Life without the iodothyronine deiodinases.

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Animals, Brain, Fertility, Growth and Development, Iodide Peroxidase, Liver, Male, Mice, Mice, Inbred C57BL, Mice, Knockout, Thyroid Hormones, Thyrotropin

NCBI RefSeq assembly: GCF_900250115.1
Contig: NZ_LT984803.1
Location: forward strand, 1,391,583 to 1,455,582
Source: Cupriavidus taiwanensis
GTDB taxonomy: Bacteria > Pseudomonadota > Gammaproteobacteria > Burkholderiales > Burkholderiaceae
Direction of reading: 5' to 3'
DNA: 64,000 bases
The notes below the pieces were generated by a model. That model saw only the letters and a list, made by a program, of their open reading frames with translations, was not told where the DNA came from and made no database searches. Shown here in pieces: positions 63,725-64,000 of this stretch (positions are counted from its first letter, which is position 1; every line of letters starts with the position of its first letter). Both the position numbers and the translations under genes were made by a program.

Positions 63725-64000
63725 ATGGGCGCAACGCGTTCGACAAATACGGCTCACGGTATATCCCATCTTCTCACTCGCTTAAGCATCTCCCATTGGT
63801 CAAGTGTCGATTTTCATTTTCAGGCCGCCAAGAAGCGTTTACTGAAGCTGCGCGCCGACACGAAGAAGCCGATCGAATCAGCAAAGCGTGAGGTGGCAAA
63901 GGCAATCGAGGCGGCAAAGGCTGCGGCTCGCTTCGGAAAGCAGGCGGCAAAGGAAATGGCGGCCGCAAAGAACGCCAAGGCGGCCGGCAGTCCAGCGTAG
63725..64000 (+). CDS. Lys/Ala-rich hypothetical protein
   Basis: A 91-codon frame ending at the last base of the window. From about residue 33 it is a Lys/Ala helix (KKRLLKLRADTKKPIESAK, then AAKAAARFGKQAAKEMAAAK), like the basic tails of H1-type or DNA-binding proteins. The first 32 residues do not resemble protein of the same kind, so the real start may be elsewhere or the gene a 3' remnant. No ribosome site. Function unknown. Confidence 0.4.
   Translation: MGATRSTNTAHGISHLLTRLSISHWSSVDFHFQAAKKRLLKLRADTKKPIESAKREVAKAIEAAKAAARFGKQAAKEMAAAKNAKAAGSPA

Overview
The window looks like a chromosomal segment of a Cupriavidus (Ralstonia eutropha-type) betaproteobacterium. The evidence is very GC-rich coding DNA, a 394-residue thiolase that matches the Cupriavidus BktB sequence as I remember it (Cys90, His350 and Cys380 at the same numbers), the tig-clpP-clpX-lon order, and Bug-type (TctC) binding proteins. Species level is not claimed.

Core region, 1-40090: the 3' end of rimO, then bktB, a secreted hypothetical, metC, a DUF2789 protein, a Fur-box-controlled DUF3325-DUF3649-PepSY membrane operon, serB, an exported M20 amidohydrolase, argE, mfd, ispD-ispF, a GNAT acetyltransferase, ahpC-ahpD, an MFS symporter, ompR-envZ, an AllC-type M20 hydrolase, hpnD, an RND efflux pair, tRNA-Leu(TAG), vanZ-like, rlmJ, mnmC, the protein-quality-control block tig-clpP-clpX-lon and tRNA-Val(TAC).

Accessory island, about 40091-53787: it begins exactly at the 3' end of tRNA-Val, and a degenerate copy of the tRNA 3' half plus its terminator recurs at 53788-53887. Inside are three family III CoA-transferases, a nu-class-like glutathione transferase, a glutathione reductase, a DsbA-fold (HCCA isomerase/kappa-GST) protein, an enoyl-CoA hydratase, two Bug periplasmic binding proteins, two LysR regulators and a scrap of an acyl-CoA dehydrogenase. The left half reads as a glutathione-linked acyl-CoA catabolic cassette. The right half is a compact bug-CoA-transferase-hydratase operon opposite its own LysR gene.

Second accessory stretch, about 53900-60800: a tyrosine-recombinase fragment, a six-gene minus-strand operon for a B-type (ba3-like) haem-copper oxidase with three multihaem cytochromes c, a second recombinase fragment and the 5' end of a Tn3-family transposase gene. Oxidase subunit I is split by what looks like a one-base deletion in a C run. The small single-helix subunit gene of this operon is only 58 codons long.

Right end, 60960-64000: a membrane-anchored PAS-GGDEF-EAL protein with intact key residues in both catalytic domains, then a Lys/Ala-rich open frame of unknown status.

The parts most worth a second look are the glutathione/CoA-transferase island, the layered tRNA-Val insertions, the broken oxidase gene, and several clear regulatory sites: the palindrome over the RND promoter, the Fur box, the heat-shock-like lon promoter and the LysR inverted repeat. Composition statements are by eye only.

The three iodothyronine deiodinases (D1, D2, and D3) play major roles in determining the tissue and cellular content of the active thyroid hormone, T3. The D1 and D2 5'-deiodinate T4 to T3 and the D3 5-deiodinates T4 and T3 to inactive forms. 5'-Deiodinase-deficient mice (D1/D2KO) have a mild gross phenotype, whereas D3-deficient mice (D3KO) exhibit significant phenotypic abnormalities of the hypothalamic/pituitary/thyroid axis and other organ systems and are not viable in some background strains. The goal of this study was to perform an initial assessment of the phenotype of mice devoid of all deiodinases (D1/D2/D3KO) and determine whether the marked phenotypic abnormalities of the D3KO mouse are exacerbated or mitigated by the absence of the D1 and D2. Relative to D3KO mutants, survival, growth, and fertility were improved in the D1/D2/D3KO mice, although considerably impaired relative to wild-type and D1/D2KO animals. The triple deiodinase-deficient mice also demonstrated normal brain T3 content at postnatal day 6, normal cerebellar expression of the T3-responsive gene hairless at postnatal day 21, and near normalization of their serum thyroid hormone levels as adults, parameters that are abnormal in either the D3KO or the D1/D2KO mutants. These studies demonstrate that within the supportive environment of a research vivarium, mice lacking all three deiodinases can be bred and survive and that at least some of the phenotypic abnormalities resulting from a deficiency of either the D3 5-deiodinase, or the D1 and D2 5'-deiodinase, are mitigated by the simultaneous lack of all three enzymes.



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